We enjoyed a lazy morning and didn't actually leave the apartment until about 10:30. We decided to explore the market street Rue Mouffetard in the 5th Arrondissiment. We took the #47 bus and got off at Place Monge where they were having an outdoor market. We browsed the market for quite a while, making a few non-food purchases. It is much smaller than the one at Bastille on Sundays, but also a lot less crowded. We had some fun interchanges with a few of the vendors.
It was about noon when we walked up the hill to Rue Mouffetard, which is arguably the best market street in Paris. While we weren't quite ready for lunch, we were ready for a sit down and refreshment, so we stopped at a cafe. I had a "grand noisette" - espresso with milk - and Kathy ordered a bottle of water. We were at the high point of Rue Mouffetard, with the street dropping down hill both directions from where we were. We needed to make a decision on which way to go as this part of the street had several cafes, but not a lot of shops. We decided go down to our left from the cafe, heading back toward the river, and unfortunately missed all the good parts of the market street. Oh, well, the very nice market street Rue Montergueil is just a couple of blocks from the apartment.
We walked through a very quiet neighborhood with no tourists and very little traffic. We dropped down to Place Maubert where I had met up with the cooking class with La Cuisine Paris in 2013. We walked down Rue Lagrange and had lunch at Bistro Lagrange. I had eaten there before and had the best croque monsieur ever there -- it was made with rustic bread and had pesto as well as the ham and cheese. In fact, I've been making them this way at home. Well, they must be under new ownership because the croque monsieur was made with just plain white bread and no pesto. But, with "une biere" to wash it down, it was a good lunch.
When we got down to the river, we crossed over and browsed a few of the bouquanistes - the green book stalls that have been a fixture along the Seine for generations. We crossed over to Ile de la Cite on the Pont l'Archeveche, which is still loaded down with "love locks." I thought the City was doing away with these, but it seems people continue to put them up as fast as the City can take them down. I noticed that several of the bouquanistes were selling padlocks. The weight of the locks has caused the bridge railings to fall into the river and some panels have been replaced with glass or plexiglass, but people still manage to attach locks. This is some misguided declaration of love, but is basically vandalism. We didn't see anyone attaching locks, but there was a lot of interest in them.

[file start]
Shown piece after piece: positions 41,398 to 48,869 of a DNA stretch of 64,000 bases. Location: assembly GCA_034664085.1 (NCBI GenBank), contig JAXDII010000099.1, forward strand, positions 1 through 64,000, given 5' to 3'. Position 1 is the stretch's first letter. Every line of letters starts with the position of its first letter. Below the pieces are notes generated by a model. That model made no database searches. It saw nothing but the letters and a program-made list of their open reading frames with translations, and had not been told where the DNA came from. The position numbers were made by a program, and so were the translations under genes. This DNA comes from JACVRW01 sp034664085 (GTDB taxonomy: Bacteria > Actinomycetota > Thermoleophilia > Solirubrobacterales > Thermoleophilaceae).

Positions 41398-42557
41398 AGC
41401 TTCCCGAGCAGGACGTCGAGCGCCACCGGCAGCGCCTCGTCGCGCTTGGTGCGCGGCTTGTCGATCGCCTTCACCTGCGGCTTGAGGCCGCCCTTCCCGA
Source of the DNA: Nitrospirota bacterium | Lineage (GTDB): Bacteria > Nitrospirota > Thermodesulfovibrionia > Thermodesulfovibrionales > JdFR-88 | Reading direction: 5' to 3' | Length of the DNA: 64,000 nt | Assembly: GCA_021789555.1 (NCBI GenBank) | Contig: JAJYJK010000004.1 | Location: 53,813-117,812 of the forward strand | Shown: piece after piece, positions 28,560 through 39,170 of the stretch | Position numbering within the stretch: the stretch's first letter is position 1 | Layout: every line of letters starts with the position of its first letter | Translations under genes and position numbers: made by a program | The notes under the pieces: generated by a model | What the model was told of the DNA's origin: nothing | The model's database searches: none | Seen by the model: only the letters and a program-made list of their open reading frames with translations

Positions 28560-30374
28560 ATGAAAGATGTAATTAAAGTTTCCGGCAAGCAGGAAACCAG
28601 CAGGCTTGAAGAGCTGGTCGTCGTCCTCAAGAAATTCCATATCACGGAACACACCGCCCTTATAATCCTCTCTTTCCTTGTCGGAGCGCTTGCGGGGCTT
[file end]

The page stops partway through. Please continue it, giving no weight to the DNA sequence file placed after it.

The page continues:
We walked about two-thirds the length of Ile St. Louis and back, stopping at Amorino for dessert, and having a nice conversation with the young fellow working the counter. His English was excellent. He's a student who did an internship in New York. Having these sorts of conversations with locals really adds to the pleasure of the trip.
We walked along the north side of Notre Dame where there was still quite a long line of people waiting to climb the tower. The square in front of the cathedral was full of people and there was a huge tent where they were apparently having a "fete au pain" -- celebrating bread. I know that they have a contest every year to determine which boulangerie makes the best baguette, so perhaps that is what it was all about. (Found out later that indeed, this was where they hold the annual baguette competion.) We went through part of the Flower Market, then headed for the bus and home.
There are 20 steps up to our apartment - one flight of a circular stairway. It isn't too bad, but after a day of wandering around Paris, it's a lot of steps! We keep wondering how we're going to get our luggage down...
We finished off our roasted chicken, had some of the potatoes (the fellow said he was giving me two portions, but we got enough to feed six or seven people), fresh asparagus and cauliflower.
Weather today was very nice -- rain in tomorrow's forecast...